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US sends envoy to engage Gulf, Israel on cybersecurity

A deputy secretary of the US Treasury is heading to the Middle East to talk coordination on maintaining an edge in the digital domain.
Deputy Secretary of the Treasury Wally Adeyemo speaks, alongside Attorney General Merrick Garland (2L), FBI Director Christopher Wray (L) and Deputy Attorney General Lisa Monaco (R) during a news conference over ransomware cyberattacks, at the Department of Justice, in Washington, DC on Nov. 8, 2021.

Deputy US Treasury Secretary Wally Adeyemo kicked off a trip to the Middle East on Friday with planned stops in Israel, Saudi Arabia, the United Arab Emirates and Qatar to discuss building cooperation on cybersecurity and ransomware.

Adeyemo’s visit comes amid a daily barrage cyberattacks on US networks, both government and private. 

Last month the Treasury Department warned that digital currencies may undermine the effect of US economic sanctions by bypassing dollar-based banking systems.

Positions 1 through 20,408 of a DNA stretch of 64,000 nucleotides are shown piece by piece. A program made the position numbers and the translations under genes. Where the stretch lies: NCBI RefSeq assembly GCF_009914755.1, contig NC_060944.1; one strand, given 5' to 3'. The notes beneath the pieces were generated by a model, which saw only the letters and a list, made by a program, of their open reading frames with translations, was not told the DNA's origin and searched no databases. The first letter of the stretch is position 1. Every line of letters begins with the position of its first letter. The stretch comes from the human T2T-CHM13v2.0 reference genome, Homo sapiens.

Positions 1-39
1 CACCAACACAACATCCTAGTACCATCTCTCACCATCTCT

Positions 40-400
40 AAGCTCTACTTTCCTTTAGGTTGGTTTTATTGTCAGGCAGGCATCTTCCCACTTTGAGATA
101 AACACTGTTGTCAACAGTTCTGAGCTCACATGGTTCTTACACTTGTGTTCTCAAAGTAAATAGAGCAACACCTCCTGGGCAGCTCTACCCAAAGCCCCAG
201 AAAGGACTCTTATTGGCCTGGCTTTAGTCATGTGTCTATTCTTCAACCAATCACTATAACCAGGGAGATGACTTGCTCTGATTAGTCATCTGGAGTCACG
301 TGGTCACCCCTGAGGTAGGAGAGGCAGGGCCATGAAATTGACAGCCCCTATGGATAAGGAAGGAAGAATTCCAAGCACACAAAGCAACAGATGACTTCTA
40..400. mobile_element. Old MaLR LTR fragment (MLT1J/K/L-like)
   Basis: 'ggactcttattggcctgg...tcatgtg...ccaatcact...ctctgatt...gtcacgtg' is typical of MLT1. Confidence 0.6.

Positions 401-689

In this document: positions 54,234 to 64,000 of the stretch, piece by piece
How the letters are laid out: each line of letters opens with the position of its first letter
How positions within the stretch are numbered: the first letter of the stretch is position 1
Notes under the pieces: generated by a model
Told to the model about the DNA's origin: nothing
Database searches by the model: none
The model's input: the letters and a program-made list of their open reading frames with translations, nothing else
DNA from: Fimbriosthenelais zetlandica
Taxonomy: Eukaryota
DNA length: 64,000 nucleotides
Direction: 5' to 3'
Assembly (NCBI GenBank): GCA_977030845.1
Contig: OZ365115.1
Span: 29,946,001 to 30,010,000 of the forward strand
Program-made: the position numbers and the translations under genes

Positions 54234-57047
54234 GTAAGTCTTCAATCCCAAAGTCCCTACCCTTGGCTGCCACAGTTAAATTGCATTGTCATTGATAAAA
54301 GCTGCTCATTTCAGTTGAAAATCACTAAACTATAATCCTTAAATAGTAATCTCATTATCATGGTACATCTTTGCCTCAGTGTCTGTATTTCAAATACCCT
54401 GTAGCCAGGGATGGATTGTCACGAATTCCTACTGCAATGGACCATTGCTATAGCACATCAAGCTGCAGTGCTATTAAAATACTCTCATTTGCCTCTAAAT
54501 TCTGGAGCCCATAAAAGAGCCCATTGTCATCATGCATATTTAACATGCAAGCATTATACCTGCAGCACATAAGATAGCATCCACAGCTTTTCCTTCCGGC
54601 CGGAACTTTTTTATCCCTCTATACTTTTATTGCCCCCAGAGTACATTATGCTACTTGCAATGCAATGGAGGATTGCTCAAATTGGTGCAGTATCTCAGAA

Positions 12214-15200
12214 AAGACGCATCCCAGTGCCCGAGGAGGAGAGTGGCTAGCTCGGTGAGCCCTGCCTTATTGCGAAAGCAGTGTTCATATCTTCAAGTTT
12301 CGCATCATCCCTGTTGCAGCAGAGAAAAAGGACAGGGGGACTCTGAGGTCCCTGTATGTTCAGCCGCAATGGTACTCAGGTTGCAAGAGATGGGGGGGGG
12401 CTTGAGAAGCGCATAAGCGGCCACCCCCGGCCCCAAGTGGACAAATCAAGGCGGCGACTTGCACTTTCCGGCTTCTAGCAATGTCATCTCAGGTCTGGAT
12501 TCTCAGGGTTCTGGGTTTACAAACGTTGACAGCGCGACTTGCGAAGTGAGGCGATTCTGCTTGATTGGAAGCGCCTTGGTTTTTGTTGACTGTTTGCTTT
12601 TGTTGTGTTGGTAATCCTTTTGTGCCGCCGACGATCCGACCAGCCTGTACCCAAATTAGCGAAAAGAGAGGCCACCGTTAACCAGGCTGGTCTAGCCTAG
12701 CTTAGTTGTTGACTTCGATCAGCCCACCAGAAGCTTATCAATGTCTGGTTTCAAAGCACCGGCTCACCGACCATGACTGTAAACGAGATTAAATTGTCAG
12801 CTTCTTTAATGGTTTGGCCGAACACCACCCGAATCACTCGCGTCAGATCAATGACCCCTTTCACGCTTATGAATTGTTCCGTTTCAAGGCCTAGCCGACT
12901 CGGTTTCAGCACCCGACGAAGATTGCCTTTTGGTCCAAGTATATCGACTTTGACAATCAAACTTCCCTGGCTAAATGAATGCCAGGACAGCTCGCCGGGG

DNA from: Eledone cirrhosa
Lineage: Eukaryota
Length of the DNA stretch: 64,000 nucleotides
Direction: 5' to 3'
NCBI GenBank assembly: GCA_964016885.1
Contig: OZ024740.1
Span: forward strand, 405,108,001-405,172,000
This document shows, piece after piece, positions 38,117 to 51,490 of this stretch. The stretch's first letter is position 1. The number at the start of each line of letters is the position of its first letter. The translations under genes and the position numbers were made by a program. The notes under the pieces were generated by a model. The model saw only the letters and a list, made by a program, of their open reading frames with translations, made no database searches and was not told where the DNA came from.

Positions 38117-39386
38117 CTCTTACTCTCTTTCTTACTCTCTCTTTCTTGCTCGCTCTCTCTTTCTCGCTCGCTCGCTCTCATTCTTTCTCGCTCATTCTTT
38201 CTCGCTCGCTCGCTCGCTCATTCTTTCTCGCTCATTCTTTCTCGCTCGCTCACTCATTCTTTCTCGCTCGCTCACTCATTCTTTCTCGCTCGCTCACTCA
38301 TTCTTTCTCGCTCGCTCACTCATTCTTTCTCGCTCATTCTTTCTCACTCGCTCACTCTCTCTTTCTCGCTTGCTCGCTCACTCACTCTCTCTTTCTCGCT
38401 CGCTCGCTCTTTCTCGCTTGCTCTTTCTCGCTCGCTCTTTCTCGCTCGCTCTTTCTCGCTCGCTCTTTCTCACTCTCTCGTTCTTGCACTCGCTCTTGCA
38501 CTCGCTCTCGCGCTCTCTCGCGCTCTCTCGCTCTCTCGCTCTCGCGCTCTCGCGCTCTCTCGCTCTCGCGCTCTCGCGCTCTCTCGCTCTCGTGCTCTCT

“The Deputy Secretary’s visit comes on the heels of a sanctions review that emphasized multilateral coordination on sanctions, as well as the threats posed by emerging technologies like virtual assets,” the Treasury spokesperson told Reuters.

On Thursday the FBI issued a new warning to US companies about the risks of Iranian hackers targeting private enterprise. The warning follows a visit by CIA director Bill Burns to Moscow last week, when Burns also discussed cybersecurity issues with President Vladimir Putin.

Washington’s top general, Chairman of the Joint Chiefs of Staff Mark Milley, said last week that the Pentagon’s systems are regularly hit with an “astronomical” number of cyberattacks.

Adeyemo’s trip also comes just over a week after the US Department of Commerce blacklisted Israeli software firm NSO for selling Pegasus smartphone spyware to repressive governments — including Saudi Arabia’s — that then used it to target journalists, activists and dissidents. 

The US military’s Cyber Command adopted a new doctrine in 2018 built largely on a principle of “defend forward,” or preemptively disrupting cyberattacks on networks as far from the US homeland as possible.

The head of Cyber Command, Army Gen. Paul Nakasone, called the adoption of the doctrine “a watershed moment” during last week’s Aspen Security Conference.

Adeyemo’s visit is the latest sign the United States is looking to allies to bolster Washington’s position amid increasing strategic encroachments by adversaries in the digital realm.

A group of US Senators have included an amendment into next year's draft defense spending bill that would require American businesses to report major cyber breaches to the US government within 72 hours. The measure would also require certain businesses to report to federal authorities any payments in response to ransomware attacks within 24 hours.